10  Used to document an allegation of: ◦ discrimination ◦ unlawful harassment based on sex, race, color, national origin, religion, disability, marital status, genetic information, age or any other characteristic protected by law ◦ Bullying Complaint process and all forms are available on the Employee Relations’ website

11 AA qualified individual with a disability must have the same opportunity and not be discriminated against in any employment practice. RReasonable accommodations are provided to a qualified individual, when necessary, to enable the individual to perform the essential functions of the position. ADA information and forms are available on the Employee Relations’ website.

12 WWhen the employee self-reports that s/he has physical restrictions WWhen a doctor has indicated that the employee has physical restrictions WWhen we have concerns that an employee may be a person with a disability and in need of accommodations DOCUMENTATION MUST BE SUBMITTED AND REVIEWED PRIOR TO THE PROVISION OF ANY ACCOMMODATIONS

13  “Public Records” are defined in State statutes; however, “public records” do not include student records, medical records, trial preparation records, confidential law enforcement investigatory records, records of release of which is prohibited by State or Federal law, and any other exceptions set forth in Florida Law.  Any individual may inspect and request copies of public records of this District during the regular business hours of the office in which such records are maintained.  A custodian of public records and/or his/her designee must acknowledge requests to inspect or copy records promptly and respond to such requests in good faith.  Requests for information should be forwarded to: ◦ Linda Cobbe, Director, Communications & Government Relations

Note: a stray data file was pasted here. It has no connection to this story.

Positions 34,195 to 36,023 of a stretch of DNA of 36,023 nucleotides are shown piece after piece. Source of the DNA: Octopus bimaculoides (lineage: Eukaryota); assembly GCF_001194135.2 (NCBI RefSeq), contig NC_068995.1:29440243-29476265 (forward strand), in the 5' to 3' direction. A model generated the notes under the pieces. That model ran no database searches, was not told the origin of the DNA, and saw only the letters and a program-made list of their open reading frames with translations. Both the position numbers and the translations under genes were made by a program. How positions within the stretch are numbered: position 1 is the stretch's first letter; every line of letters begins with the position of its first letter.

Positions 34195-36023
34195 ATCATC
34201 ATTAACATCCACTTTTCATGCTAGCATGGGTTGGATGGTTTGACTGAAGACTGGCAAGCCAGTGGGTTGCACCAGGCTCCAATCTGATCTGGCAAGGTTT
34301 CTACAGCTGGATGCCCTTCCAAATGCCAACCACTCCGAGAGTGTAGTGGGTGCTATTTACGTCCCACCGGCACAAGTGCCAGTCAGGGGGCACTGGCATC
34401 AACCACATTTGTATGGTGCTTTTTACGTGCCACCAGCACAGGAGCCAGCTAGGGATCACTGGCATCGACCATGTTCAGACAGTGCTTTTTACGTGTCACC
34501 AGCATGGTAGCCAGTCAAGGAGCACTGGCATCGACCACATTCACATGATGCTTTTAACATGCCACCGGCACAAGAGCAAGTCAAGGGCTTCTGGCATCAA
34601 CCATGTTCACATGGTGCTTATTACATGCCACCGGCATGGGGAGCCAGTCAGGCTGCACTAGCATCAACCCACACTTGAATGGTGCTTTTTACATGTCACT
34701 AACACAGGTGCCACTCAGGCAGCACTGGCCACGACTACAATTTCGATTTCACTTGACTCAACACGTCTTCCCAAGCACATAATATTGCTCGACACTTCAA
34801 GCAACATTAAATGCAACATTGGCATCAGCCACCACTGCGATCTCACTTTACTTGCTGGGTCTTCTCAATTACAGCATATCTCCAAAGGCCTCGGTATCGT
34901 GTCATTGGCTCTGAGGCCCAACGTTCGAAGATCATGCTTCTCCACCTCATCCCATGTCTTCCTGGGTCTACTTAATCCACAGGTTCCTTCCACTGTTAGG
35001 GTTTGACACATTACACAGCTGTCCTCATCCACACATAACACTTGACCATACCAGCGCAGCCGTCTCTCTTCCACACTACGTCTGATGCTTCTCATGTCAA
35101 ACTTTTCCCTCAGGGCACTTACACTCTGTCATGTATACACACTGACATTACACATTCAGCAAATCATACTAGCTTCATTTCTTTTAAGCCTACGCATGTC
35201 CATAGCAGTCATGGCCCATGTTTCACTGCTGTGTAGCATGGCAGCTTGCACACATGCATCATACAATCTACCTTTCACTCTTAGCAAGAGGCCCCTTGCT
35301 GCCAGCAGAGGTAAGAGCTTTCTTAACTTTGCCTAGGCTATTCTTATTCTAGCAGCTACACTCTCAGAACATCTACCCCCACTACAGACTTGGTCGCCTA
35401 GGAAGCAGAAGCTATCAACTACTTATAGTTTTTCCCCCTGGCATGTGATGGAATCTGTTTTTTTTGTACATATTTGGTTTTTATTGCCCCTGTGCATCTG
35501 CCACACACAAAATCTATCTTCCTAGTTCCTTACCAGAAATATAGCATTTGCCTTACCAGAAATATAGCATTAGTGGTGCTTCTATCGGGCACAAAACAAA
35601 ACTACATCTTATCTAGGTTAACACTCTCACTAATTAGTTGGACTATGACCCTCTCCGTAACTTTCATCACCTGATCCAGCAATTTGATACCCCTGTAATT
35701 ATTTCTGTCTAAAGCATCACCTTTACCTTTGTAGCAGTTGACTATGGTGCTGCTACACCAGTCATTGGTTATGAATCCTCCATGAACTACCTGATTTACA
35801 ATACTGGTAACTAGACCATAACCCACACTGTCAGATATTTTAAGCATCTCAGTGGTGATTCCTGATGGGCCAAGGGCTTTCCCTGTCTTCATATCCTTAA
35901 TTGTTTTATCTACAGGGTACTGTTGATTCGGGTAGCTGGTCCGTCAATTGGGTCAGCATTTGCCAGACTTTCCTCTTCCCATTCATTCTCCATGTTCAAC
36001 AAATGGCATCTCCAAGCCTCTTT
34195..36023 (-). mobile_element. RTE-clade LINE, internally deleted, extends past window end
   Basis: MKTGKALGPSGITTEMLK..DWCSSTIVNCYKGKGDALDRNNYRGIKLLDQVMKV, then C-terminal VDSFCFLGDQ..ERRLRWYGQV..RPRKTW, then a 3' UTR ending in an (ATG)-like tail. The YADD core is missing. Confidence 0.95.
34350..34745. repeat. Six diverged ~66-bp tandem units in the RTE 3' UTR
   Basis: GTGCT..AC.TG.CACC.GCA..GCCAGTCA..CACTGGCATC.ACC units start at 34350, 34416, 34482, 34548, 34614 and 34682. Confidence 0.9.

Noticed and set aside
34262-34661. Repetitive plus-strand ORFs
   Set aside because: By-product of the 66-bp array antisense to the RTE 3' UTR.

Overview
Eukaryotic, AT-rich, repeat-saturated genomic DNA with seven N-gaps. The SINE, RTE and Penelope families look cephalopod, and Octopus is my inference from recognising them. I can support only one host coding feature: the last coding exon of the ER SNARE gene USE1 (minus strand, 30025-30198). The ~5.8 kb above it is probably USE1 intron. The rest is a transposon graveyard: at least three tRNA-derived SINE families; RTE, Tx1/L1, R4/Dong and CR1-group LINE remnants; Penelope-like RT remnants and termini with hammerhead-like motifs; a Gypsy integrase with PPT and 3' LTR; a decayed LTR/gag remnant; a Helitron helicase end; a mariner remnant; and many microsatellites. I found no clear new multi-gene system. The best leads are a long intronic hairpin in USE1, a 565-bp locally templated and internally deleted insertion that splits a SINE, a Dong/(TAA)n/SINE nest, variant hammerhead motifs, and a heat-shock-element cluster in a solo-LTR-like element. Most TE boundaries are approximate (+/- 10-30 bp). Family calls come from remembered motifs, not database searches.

14  Are conference summaries and other informal documentation public records?  Are your notes or ER’s notes regarding employee investigations and/or discipline public records? ◦ The complaint and material relating to the investigation of a complaint against a public school system employee are confidential until the preliminary investigation is either concluded or ceases to be active. F.S. 1012.31(3)(a)1.

15  Let’s talk about hourly employees: ◦ Lunches ◦ Breaks ◦ Pay

16  Every SRP is entitled to a 30 minute lunch?  Every NNB is entitled to a 30 minute lunch?  Custodians are paid during their lunch period?  Custodians are permitted to leave the worksite during their lunch?  Worksite supervisors can permit lunches to last for more than 30 minutes?

17  In general: ◦ Breaks are not to be attached to the start or end of the workday. ◦ The SRP/NNB should not leave the worksite during breaks. ◦ The worksite supervisor can schedule breaks, or permit the employee to schedule their own breaks. ◦ Exceptions can be made, but not on a regular basis unless approved by the worksite administrator.